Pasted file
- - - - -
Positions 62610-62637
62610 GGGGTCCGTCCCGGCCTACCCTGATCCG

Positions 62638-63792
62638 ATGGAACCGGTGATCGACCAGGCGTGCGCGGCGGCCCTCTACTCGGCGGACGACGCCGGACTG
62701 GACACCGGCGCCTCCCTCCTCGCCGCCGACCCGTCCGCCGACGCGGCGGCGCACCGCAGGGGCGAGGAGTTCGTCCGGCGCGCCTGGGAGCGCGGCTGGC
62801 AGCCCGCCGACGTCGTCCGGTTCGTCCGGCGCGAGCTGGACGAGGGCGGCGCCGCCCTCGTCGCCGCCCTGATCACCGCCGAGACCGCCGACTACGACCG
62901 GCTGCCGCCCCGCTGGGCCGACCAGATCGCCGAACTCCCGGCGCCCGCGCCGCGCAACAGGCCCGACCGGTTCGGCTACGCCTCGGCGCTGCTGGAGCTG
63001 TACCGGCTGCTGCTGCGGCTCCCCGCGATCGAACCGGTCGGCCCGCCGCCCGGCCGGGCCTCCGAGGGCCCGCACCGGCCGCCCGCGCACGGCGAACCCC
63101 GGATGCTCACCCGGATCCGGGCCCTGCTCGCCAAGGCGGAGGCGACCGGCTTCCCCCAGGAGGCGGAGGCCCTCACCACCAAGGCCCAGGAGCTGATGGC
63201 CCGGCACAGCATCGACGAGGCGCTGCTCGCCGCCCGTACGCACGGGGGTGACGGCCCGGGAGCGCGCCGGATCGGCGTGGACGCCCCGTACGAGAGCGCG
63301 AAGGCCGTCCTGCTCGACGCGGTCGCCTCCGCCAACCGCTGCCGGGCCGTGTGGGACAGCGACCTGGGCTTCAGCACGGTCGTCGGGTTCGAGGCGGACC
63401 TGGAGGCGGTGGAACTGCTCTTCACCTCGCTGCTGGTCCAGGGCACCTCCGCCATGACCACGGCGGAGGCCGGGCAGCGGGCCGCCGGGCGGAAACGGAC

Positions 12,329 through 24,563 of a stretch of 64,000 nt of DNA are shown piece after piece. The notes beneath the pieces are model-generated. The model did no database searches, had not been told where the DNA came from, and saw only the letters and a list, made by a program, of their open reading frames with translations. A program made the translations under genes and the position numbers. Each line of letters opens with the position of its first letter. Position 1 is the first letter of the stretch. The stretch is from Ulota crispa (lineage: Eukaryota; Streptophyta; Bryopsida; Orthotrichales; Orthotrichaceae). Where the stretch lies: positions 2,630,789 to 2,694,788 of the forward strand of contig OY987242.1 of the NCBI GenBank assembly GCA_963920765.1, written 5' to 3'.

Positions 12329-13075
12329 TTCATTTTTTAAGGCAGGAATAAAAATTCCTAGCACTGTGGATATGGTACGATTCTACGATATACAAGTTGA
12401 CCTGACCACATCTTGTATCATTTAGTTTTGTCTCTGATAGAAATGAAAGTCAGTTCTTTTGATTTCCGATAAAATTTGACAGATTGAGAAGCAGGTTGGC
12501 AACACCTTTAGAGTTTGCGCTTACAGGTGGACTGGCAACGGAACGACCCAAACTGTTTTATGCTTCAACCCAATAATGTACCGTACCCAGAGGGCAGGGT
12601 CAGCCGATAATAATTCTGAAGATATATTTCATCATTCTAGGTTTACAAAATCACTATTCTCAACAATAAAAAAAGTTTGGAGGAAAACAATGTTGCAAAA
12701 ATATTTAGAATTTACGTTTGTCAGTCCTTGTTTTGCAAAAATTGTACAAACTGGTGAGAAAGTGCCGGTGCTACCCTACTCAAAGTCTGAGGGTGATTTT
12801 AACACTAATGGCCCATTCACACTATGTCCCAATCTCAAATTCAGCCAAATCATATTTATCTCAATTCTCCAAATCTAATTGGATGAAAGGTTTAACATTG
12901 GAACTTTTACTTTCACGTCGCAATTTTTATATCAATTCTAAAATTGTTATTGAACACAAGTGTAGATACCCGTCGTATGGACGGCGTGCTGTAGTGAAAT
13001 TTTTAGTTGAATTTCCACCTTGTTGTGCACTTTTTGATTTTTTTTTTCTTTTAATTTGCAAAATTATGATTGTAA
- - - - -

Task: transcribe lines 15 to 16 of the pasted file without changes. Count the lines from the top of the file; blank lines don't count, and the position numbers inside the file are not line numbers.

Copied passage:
12329 TTCATTTTTTAAGGCAGGAATAAAAATTCCTAGCACTGTGGATATGGTACGATTCTACGATATACAAGTTGA
12401 CCTGACCACATCTTGTATCATTTAGTTTTGTCTCTGATAGAAATGAAAGTCAGTTCTTTTGATTTCCGATAAAATTTGACAGATTGAGAAGCAGGTTGGC